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GENDA's Vote Count Keeps Looking Better

March 25, 2010

Duane and advocates rally for GENDA.

Duane and advocates rally for GENDA.

Anti-discrimination advocates are seeing progress in securing State Senate support for the Gender Expression Nondiscrimination Act, which protects transgender and gender-nonconforming people from discrimination.

Housing Works' latest vote count brings the number of secured "yes" votes to 29, up from the 26 counted earlier this month. One of the newly confirmed "yes" votes is Sen. Joseph Addabbo, who came under fire for his vote opposing marriage equality this year. Addabbo also agreed to cosponsor the GENDA legislation.

According to Housing Works' count, there are 29 confirmed "yes" votes, 14 "maybe" votes and 19 "no" votes. GENDA has passed in the State Assembly three years in a row and is supported by Gov. David Paterson.


Addabbo's vote turn is significant because it shows that voting against marriage equality, which failed in the Senate in December, doesn't necessarily meant a vote against GENDA. Although both bills have been championed by the LGBT community and sponsored by Sen. Tom Duane, GENDA is considered a less politically risky vote for on-the-fence State senators in conservative districts.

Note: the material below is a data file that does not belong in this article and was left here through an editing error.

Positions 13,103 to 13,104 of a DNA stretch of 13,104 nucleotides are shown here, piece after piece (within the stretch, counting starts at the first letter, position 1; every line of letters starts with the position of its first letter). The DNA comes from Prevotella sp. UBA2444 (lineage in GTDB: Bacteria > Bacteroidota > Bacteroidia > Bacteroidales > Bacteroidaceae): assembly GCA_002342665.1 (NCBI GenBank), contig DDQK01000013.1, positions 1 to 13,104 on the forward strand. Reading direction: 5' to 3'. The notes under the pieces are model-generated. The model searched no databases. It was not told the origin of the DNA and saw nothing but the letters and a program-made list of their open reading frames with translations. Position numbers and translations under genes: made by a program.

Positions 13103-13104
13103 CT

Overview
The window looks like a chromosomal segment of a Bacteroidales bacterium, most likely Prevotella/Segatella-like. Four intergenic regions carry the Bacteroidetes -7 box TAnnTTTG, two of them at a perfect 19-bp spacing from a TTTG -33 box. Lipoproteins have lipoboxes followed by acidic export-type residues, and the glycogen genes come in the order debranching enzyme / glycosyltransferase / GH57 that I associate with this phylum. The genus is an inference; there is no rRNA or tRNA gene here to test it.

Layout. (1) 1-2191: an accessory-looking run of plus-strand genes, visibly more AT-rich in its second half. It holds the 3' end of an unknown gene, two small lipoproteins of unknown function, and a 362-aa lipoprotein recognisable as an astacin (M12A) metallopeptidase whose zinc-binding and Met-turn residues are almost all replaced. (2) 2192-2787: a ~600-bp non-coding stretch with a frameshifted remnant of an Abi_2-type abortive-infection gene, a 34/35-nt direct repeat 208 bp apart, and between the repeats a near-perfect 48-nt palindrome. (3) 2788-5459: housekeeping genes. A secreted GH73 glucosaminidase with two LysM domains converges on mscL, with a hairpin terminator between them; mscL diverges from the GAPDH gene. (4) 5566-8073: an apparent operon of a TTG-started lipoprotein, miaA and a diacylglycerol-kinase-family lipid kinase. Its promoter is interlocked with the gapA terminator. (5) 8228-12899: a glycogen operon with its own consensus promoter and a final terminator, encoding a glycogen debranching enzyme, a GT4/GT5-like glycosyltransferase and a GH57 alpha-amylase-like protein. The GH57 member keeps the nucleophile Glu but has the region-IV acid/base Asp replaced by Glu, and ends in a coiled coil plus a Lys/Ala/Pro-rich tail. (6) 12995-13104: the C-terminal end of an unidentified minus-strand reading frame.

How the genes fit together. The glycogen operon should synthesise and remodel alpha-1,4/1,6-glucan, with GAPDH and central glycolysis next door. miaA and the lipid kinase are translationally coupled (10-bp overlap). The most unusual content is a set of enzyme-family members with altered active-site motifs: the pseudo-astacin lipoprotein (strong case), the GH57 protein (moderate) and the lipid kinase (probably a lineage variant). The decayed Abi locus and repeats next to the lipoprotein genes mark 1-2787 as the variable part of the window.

Despite Albany's perpetual chaos, GENDA advocates have been plugging along, with Housing Works bringing a van-load of transgender advocates up to lobby the Senate every Tuesday. Queer Rising, a grassroots group of LGBT activists committed to direct action is organizing weekly lobby days and protests every Tuesday to pressure the Senate to get it passed.

See a snippet from one of their protests:

Kiara St. James, a transgender activist with Housing Works, went up to Albany on Tuesday and explained to Senators' staffers why the bill is so important to her.

"I read about Jim Crow but I definitely experience it as a transgender person," St. James said. "The government is not protecting the rights on gender conforming."

She said she received a good reception from the Senate staffers she spoke with. "I explained that it's not a religious issue or a moral issue," she said. "Everyone should be protected under the law. The law's not just for transgender and gender-variant people. It's protecting a vast number of people who don't fit into society's expectations of them."

This article was provided by Housing Works. It is a part of the publication Housing Works AIDS Issues Update. You can find this article online by typing this address into your Web browser:

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